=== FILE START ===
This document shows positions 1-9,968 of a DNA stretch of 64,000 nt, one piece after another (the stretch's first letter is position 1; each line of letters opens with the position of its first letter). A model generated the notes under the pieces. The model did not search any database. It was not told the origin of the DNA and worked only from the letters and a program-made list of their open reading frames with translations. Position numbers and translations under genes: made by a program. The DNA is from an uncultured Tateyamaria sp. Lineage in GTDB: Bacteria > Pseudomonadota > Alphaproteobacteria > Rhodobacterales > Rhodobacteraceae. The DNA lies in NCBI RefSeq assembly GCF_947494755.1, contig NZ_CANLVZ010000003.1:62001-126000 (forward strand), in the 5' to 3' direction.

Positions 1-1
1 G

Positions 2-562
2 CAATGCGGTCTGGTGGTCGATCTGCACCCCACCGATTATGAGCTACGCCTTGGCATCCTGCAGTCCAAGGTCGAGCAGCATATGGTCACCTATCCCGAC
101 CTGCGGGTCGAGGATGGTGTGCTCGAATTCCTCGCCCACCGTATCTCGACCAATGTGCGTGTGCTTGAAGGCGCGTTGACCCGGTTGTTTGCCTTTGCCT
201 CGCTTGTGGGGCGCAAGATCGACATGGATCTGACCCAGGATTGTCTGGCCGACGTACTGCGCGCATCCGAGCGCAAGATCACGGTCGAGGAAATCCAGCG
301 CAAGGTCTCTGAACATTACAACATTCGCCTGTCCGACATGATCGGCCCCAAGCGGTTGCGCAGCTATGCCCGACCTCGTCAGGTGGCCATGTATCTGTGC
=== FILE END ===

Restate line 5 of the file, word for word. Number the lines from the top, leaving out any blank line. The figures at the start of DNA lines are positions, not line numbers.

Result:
2 CAATGCGGTCTGGTGGTCGATCTGCACCCCACCGATTATGAGCTACGCCTTGGCATCCTGCAGTCCAAGGTCGAGCAGCATATGGTCACCTATCCCGAC